Managing IP at CERN
Aerial view of CERN (Photos: CERN)
After several years of experience in the field of technology transfer, the European Organization for Nuclear Research (CERN) recently formalized a policy linked to its technology transfer activities. In this article, CERN’s Knowledge and Technology Transfer Group outline the details of that policy.
Basic science is the primary driver of innovation. That much is simple. But ensuring that technologies developed in the name of basic science turn into useful innovations for society is a much harder nut to crack. CERN’s commitment to transferring knowledge and technology to society dates back to the early days of the laboratory, as does the question of whether or not to protect its intellectual property (IP).
Can IP be protected while preserving the openness that characterizes the fundamental research environment?
View of the LHC tunnel
To better understand the issue, it is worth pointing out that the “open science” model, within which CERN typically operates, relies on full and timely disclosure of findings and methods. This model recognizes that scientific progress and the expansion of technological knowledge is a cumulative process, according to which scientists “stand on the shoulders” of previous researchers to advance their own research. For this reason, CERN publishes the results of its experimental and theoretical work and makes them widely available.
Some consequences of this approach became evident when CERN developed the control system for the Super Proton Synchrotron (SPS) which came on-stream in 1976. The SPS was the first of CERN’s accelerators to have a computerized control system. Those developing it came up with the concepts of touch screens and trackballs - ideas that were well ahead of their time.
CERN’s main computer supplier was interested, but unable, to invest in the project unless CERN committed not to disclose the technology to third parties. Such a proposition flew in the face of the open science model, and so trackballs and touch screens stayed in the control room. These technologies were put on hold and had to be reinvented and brought to market years later.
Was this a missed opportunity, or just an idea ahead of its time?
“Fundamental science is where new ideas and methods begin that later become commonplace”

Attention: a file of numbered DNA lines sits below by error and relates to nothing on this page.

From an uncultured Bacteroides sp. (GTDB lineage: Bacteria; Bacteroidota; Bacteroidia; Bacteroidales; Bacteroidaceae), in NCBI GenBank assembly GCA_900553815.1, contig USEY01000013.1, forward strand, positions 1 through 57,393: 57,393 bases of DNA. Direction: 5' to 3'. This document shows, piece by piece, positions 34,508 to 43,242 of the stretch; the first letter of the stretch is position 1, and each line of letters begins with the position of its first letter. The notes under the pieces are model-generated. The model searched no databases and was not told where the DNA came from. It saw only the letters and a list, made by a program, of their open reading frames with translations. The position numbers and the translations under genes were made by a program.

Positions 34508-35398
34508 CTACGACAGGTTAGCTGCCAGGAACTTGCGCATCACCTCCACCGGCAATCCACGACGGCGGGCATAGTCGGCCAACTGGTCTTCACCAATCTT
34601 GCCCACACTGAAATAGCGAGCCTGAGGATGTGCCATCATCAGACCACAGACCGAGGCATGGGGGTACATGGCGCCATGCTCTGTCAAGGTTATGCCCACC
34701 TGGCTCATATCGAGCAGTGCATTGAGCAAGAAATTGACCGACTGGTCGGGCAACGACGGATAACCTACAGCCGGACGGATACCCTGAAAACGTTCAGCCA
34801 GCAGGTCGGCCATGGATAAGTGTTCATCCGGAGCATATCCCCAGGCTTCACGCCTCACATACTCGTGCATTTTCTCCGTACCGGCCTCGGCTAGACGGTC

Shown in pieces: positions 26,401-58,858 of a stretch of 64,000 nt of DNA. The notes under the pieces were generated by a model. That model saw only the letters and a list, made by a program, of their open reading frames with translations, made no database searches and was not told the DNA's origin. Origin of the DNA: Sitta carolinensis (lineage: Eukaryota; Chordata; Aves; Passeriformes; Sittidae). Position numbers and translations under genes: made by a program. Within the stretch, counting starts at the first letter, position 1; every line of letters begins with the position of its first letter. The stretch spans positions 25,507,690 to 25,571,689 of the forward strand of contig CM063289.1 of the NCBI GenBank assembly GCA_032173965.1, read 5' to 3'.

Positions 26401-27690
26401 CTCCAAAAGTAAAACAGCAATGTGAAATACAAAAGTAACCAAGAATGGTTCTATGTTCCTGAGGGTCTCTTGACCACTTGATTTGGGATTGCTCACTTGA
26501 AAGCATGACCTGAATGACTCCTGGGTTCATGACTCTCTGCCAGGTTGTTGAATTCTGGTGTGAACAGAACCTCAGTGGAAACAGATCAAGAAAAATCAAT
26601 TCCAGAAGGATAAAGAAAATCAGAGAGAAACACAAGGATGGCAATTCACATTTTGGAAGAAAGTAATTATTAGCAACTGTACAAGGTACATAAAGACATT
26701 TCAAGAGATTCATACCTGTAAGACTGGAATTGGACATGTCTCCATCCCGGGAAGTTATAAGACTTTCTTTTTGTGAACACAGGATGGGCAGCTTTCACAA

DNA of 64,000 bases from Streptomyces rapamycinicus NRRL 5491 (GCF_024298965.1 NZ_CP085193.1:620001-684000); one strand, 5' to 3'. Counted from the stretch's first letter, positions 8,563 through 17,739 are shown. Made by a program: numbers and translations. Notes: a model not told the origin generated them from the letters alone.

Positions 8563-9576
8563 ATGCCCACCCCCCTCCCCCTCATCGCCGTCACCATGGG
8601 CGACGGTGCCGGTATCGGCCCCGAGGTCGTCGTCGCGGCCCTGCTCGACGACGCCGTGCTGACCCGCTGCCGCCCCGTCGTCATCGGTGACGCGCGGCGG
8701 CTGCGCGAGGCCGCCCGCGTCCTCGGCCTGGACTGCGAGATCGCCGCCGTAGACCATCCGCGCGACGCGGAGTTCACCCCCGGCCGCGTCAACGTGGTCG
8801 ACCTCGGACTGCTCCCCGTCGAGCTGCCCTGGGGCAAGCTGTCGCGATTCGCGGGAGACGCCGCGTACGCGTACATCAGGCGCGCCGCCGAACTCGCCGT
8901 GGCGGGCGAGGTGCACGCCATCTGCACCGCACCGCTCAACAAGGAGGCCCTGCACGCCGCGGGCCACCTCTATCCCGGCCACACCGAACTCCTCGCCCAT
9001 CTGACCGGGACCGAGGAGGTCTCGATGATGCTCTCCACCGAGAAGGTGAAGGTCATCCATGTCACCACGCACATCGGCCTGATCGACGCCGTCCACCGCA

The World Wide Web marked a turning point in CERN’s approach to IP and industrial innovation. On April 30, 1993, Tim Berners-Lee persuaded CERN’s management to place it into the public domain. Thanks to this simple gesture – that has effectively revolutionized social, cultural and economic behavior and transformed business structures - the world has a single seamless tool for accessing information online. CERN did not try to harness the economic value of the web or to draw financial revenue from it. It decided to make its IP freely available to everyone.
Had CERN tried to limit access to the web in one way or another, it is more than likely that the world would now have a jumble of different systems for accessing information online, rather than a common standard. These examples clearly illustrate how the activities related to CERN’s basic research program may have applications in domains beyond particle physics.
Acknowledging the importance of knowledge and technology transfer, in the late 1990s, CERN’s member states expressed their wish to make their Organization’s IP available to research institutes and industry in their respective countries (see WIPO Magazine 6/2008).
Photo: iStockphoto/Mark Kostich
In response, CERN established a technology transfer office and actively sought to identify technologies ripe for development. There have been successes, such as Large Hadron Collider (LHC) vacuum technology adapted to solar energy; and new electronics for particle detectors that have led to the development of combined PET/MRI scanners for cancer treatment planning.
These two examples demonstrate how patenting and licensing of IP have worked for CERN, for the technologies concerned and, ultimately, for humanity.